Blogging in Iran

وبلاگ نویسی در ایران

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به روز شده:Monday 9th July 2012

وبلاگ نویسی در ایران تعریف

(Wikipedia) - Blogging in Iran operates under special circumstances because the government restricts certain views. Blogs in general tend to be unregulated compared to other forms of expression in Iranian society. This characteristic can account for the huge popularity of blogs especially among Iranian youths. As of October 2005, there are estimated to be about 700,000 Iranian blogs (out of an estimated total of 100 million worldwide, of which about 40,000-110,000 are active, mostly written in Persian, the Iranian language). There are also many weblogs written by Iranians in English and other languages. Most of them, though, belong to expatriates who live in North America, Europe, Japan, etc. Iran is the third-largest country of bloggers in the world after the United States and China. With more than 700,000 Persian blogs, mostly based in Iran, the Persian language is ranked as the second-most-popular language in the entire blogosphere. History Early 2001 was the beginning of emergence of a blogging culture, which rapidly developed. the Iranian government, which had strict controls in place for the print media and had shut down as many as 100 print newspapers. Iran has been listed consistently as among the bottom countries in violation of freedom of the press by Reporters without Borders. Yet the internet provided a new means for widespread readership which was,up until 2004, was mostly unregulated, providing an outlet for mostly youth to express themselves freely. In 2009, due to the contentious nature of the presidential elections, and the rise of the green party movement, internet crackdowns have become far more strict. Nonetheless, as of 2009, according to the CIA world factbook, 8.214 million internet users in Iran, ranked 35th in the world. Blogs range from updates on art and critiquing movies, to following injustices of political prisoners. Diasporic Persian and Iranian blogs have also become a trend as a means to be part of an international online community. Blogs may be used as a virtual means of social protest without assembly, such as when thousands of bloggers renamed their blogs Akbar Ganji for a week in 2005, in support of the arrested critic of the regime. Hossien Derakhshan, the unofficial “godfather” of the blogosphere, set his up in Canada in September 2001. He was later arrested. In 2011, Iranian Authorities have executed and imprisoned more journalists and bloggers than any other countries, more than 600 people in one year. Scope The broad usage of weblogs in Iran was staggering. As of 2004, the NITLE blog census found the number of blogs in Persian to surpass 64,000. Some believe that the nature of these blogs have been exaggerated, in that they only represent the upper and upper middle class. Due however to the nature of the education system in Iran, larger amounts of lower-class people have access to education and therefore new technologies, computers and the internet as a whole. There are more Iranian blogs than there are Spanish, German, Italian, Chinese, or Russian blogs. It has by far the largest amount of bloggers of any country in the region. Nearly 38% of the population regularly accesses the internet. Appeal Blogs often give a sense of anonymity. Political importance Blogging in Iran took on political importance as the regime continued its crackdown on journalists. The Iranian press is highly regulated, especially under the Press Law, which according to t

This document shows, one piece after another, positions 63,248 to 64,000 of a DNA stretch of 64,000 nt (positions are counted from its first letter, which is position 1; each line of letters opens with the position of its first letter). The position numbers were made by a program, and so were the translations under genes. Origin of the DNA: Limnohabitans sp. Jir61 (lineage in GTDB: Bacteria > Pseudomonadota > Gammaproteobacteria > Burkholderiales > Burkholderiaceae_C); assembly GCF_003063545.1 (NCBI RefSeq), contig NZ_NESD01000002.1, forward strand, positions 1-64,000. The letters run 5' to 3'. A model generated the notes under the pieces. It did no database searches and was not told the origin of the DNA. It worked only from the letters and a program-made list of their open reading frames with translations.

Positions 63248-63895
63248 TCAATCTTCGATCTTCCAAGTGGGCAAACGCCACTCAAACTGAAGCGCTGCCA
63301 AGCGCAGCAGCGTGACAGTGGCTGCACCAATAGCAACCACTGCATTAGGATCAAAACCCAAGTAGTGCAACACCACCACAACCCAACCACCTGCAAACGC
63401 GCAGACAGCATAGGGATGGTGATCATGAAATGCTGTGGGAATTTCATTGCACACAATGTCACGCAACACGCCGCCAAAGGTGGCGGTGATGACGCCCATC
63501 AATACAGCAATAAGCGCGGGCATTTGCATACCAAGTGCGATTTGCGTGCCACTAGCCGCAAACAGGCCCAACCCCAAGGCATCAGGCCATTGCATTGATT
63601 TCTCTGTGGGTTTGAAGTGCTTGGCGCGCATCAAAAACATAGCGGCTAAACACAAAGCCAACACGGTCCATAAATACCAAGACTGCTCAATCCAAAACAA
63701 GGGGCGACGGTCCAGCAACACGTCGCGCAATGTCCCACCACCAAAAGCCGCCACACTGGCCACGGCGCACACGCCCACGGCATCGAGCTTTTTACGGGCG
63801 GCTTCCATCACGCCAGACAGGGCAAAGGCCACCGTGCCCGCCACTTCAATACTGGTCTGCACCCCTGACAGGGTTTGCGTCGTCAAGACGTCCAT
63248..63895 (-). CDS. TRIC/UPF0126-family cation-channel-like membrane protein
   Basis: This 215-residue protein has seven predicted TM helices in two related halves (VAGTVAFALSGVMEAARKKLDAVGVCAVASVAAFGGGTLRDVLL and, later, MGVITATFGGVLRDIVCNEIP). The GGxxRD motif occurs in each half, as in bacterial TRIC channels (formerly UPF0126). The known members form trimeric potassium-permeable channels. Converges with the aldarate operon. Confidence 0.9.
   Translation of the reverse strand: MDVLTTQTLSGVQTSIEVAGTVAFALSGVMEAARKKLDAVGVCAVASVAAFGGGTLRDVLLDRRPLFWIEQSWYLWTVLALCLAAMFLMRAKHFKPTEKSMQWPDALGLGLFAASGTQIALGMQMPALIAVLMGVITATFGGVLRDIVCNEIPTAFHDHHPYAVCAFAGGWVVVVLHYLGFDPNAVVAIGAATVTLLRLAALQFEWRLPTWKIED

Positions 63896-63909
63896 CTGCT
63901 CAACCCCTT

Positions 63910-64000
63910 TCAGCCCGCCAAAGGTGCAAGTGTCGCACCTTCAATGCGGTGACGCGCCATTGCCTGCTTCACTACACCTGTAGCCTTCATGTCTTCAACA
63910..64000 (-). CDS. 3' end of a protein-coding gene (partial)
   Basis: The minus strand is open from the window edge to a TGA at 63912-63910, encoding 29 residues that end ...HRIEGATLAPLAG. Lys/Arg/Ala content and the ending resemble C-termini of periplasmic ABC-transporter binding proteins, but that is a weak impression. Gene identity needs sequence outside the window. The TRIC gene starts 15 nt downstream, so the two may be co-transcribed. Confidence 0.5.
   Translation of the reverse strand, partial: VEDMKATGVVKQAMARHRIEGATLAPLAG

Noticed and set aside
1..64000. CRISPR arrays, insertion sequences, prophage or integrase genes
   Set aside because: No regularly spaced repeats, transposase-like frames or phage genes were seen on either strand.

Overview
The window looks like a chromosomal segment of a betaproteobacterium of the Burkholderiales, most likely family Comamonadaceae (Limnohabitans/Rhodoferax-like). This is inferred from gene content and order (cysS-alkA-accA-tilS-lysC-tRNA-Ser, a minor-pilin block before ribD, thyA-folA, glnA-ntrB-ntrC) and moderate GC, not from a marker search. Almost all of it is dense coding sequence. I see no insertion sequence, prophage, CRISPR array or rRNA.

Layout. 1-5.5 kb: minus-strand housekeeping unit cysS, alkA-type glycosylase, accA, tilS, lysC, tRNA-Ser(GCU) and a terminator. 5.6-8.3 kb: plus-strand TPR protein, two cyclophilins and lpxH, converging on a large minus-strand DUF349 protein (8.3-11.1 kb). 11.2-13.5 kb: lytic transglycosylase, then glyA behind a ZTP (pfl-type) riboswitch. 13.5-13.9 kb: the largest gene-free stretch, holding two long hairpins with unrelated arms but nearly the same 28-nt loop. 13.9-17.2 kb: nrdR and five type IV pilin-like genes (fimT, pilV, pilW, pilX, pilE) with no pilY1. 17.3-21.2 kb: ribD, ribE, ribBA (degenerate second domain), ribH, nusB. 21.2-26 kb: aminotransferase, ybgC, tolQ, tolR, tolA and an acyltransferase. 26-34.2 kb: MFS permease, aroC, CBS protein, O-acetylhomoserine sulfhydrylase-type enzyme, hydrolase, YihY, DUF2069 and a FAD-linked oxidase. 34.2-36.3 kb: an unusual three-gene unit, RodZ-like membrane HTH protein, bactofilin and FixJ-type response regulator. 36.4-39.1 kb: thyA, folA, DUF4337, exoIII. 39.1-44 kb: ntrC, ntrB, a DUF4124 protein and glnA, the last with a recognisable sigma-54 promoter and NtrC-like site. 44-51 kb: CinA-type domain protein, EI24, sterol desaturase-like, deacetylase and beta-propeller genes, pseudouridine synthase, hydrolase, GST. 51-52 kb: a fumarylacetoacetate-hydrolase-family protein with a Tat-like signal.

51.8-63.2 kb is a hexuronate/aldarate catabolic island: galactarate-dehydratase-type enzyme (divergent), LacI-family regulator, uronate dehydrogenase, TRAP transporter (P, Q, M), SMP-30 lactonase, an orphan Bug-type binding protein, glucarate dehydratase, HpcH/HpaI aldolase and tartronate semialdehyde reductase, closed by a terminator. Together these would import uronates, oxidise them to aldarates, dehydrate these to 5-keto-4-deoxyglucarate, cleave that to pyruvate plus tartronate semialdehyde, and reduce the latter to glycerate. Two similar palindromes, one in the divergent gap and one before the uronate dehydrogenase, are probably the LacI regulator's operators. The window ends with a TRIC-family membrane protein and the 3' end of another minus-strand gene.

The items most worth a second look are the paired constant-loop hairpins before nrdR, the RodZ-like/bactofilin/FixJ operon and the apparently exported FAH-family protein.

Tags:Blogging in Iran, CIA, Canada, China, German, Iran, Iranian, Japan, Persian, Press Law, Russian, United States, Wikipedia

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